Islamophobia has become a topic of increasing sociological and political importance. According to Benn and Jawad, Islamophobia has increased since Ayatollah Khomeini's 1989 fatwa inciting Muslims to attempt to murder Salman Rushdie, the author of The Satanic Verses, and since the September 11 attacks (in 2001). Anthropologist Steven Vertovec writes that the purported growth in Islamophobia may be associated with increased Muslim presence in society and successes. He suggests a circular model, where increased hostility towards Islam and Muslims results in governmental countermeasures such as institutional guidelines and changes to legislation, which itself may fuel further Islamophobia due to increased accommodation for Muslims in public life. Vertovec concludes: "As the public sphere shifts to provide a more prominent place for Muslims, Islamophobic tendencies may amplify."
Patel, Humphries, and Naik (1998) claim that "Islamophobia has always been present in Western countries and cultures. In the last two decades, it has become accentuated, explicit and extreme." However, Vertovec (2002) states that some have observed that Islamophobia has not necessarily escalated in the past decades, but that there has been increased public scrutiny of it. According to Abduljalil Sajid, one of the members of the Runnymede Trust's Commission on British Muslims and Islamophobia, "Islamophobias" have existed in varying strains throughout history, with each version possessing its own distinct features as well as similarities or adaptations from others.
In 2005 Ziauddin Sardar, an Islamic scholar, wrote in the New Statesman that Islamophobia is a widespread European phenomenon. He noted that each country has anti-Muslim political figures, citing Jean-Marie Le Pen in France; Pim Fortuyn in the Netherlands; and Philippe van der Sande of Vlaams Blok, a Flemish nationalist party in Belgium. Sardar argued that Europe is "post-colonial, but ambivalent." Minorities are regarded as acceptable as an underclass of menial workers, but if they want to be upwardly mobile anti-Muslim prejudice rises to the surface. Wolfram Richter, professor of economics at Dortmund University of Technology, told Sardar: "I am afraid we have not learned from our history. My main fear is that what we did to Jews we may now do to Muslims. The next holocaust would be against Muslims." Similar fears, as noted by Kenan Malik in his book From Fatwa to Jihad, had been previously expressed in the UK by Muslim philosopher Shabbir Akhtar in 1989, and Massoud Shadjareh, chair of the Islamic Human Rights Commission in 2000. In 2006 Salma Yaqoob, a Respect Party Councillor, claimed that Muslims in Britain were "subject to attacks reminiscent of the gathering storm of anti-Semitism in the first decades of the last century.". Malik, a senior visiting fellow in the Department of Political, International and Policy Studies at the University of Surrey, has described these claims of a brewing holocaust as "hysterical to the point of delusion"; whereas Jews in Hitler's Germany were given the official designation of Untermenschen, and were subject to escalating legislation which diminished and ultimately removed their rights as citizens, Malik noted that in cases where "Muslims are singled out in Britain, it is often for privileged treatment" such as the 2005 legislation banning "incitement to religious hatred", the special funding Muslim organizations and bodies receive from local and national government, the special provisions made by workplaces, school and leisure centres for Muslims, and even suggestions by the Archbishop of Canterbury Rowan Williams and the former Lord Chief Justice, Lord Phillips, that sharia law should be introduced into Britain. The fact is, wrote Malik, that such well-respected public figures as Akhtar, Shadjareh and Yaqoob need "a history lesson about the real Holocaust reveals how warped the Muslim grievance culture has become."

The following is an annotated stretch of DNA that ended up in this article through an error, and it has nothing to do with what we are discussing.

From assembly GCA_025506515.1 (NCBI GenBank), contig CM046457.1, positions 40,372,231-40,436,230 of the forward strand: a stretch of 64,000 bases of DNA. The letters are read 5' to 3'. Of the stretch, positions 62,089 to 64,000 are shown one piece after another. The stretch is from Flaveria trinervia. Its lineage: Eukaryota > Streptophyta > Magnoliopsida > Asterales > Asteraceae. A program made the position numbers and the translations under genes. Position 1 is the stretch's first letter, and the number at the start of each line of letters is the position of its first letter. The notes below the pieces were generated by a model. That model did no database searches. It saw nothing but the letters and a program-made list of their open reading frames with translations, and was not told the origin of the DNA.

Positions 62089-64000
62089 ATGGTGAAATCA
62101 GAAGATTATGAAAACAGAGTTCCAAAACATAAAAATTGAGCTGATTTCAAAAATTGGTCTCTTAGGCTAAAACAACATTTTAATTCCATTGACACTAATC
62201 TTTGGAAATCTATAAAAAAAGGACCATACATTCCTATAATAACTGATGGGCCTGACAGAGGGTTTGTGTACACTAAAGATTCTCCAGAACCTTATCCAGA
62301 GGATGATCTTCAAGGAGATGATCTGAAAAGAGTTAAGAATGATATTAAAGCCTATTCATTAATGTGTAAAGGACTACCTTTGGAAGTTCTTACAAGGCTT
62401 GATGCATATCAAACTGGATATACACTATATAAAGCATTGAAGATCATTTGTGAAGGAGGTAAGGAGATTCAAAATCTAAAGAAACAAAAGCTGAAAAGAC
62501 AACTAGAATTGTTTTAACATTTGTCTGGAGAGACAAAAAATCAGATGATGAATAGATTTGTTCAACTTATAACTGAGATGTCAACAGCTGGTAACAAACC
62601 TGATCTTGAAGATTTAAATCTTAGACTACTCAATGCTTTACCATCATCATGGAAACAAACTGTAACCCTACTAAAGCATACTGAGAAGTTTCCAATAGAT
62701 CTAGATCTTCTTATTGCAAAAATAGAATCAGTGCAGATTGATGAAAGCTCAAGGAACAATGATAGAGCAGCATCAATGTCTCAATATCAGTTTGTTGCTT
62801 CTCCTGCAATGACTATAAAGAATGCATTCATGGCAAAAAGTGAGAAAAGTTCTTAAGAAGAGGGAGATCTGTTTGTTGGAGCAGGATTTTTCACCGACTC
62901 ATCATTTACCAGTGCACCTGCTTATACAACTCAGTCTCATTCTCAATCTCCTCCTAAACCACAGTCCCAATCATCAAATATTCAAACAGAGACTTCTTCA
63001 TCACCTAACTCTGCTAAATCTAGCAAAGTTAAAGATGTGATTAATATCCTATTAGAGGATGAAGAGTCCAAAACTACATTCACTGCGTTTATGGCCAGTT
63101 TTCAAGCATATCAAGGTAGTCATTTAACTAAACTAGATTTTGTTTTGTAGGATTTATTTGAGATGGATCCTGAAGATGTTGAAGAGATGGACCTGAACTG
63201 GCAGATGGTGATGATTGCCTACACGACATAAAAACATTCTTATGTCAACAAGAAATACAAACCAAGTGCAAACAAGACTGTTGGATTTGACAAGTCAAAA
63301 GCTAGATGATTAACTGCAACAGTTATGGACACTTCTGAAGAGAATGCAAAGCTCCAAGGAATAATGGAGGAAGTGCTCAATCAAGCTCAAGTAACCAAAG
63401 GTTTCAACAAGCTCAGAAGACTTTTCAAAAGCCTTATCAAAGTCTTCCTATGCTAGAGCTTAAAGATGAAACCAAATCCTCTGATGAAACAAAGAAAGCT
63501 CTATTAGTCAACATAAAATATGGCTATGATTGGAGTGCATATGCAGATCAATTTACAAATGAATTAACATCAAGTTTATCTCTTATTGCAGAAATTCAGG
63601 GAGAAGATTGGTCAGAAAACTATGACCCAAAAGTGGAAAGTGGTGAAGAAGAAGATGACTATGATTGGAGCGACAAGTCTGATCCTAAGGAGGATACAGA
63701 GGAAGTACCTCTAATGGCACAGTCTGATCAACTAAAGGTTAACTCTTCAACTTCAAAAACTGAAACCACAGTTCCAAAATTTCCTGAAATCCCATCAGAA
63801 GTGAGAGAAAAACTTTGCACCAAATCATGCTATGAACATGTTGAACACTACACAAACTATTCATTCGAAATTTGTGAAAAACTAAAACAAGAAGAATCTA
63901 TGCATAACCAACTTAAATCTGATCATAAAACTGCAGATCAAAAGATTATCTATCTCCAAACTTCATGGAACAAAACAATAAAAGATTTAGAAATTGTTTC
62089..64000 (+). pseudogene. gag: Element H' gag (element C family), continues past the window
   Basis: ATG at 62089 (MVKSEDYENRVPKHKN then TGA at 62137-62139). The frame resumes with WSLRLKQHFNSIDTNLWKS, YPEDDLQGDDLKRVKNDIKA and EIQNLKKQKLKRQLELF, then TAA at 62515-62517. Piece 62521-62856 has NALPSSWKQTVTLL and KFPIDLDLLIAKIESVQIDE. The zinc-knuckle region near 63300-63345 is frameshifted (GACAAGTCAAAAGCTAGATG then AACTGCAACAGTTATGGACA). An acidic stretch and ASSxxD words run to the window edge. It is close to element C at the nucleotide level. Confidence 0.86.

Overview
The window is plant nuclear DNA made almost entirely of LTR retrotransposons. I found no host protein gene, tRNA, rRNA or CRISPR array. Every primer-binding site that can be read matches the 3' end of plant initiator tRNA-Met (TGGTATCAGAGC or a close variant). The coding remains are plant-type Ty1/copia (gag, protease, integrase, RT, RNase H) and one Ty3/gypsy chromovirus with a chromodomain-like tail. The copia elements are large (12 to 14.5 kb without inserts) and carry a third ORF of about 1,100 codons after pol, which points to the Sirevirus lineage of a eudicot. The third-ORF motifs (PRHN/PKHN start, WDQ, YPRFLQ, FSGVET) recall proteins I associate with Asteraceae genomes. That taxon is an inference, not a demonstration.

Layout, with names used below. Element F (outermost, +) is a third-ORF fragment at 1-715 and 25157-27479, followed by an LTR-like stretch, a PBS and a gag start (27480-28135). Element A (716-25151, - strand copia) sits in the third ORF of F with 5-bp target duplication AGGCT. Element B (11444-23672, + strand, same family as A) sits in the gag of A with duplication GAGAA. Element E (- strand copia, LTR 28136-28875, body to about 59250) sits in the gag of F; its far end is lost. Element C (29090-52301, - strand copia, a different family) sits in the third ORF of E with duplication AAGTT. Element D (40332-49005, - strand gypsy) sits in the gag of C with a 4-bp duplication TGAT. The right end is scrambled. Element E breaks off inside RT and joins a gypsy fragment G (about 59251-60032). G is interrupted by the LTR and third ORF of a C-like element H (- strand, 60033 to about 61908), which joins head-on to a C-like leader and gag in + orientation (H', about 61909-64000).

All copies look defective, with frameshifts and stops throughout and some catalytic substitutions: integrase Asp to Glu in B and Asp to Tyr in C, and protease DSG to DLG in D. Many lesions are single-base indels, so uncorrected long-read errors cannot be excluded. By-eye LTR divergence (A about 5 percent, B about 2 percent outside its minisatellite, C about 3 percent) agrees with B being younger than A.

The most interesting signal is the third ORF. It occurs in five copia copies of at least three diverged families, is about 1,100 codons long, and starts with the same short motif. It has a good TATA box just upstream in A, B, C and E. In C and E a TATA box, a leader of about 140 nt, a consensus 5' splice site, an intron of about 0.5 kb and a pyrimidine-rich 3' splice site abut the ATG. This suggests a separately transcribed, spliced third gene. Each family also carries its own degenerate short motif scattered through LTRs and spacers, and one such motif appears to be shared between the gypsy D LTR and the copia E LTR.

In 2006 ABC News reported that "public views of Islam are one casualty of the post-Sept. 11, 2001 conflict: Nearly six in 10 Americans think the religion is prone to violent extremism, nearly half regard it unfavorably, and a remarkable one in four admits to prejudicial feelings against Muslims and Arabs alike." They also report that 27 percent of Americans admit feelings of prejudice against Muslims. Gallup polls in 2006 found that 40 percent of Americans admit to prejudice against Muslims, and 39 percent believe Muslims should carry special identification. Associate Professor Deepa Kumar writes that "Islamophobia is about politics rather than religion per se" and that modern-day demonization of Arabs and Muslims by US politicians and others is racist and Islamophobic, and employed in support of what she describes as an unjust war. About the public impact of this rhetoric, she says that "One of the consequences of the relentless attacks on Islam and Muslims by politicians and the media is that Islamophobic sentiment is on the rise." She also chides some "people on the left" for using the same "Islamophobic logic as the Bush regime". In this regards, Kumar confirms the assertions of Stephen Sheehi, who "conceptualises Islamophobia as an ideological formation within the context of the American empire. Doing so "allows us to remove it from the hands of ‘culture’ or from the myth of a single creator or progenitor, whether it be a person, organisation or community." An ideological formation, in this telling, is a constellation of networks that produce, proliferate, benefit from, and traffic in Islamophobic discourses."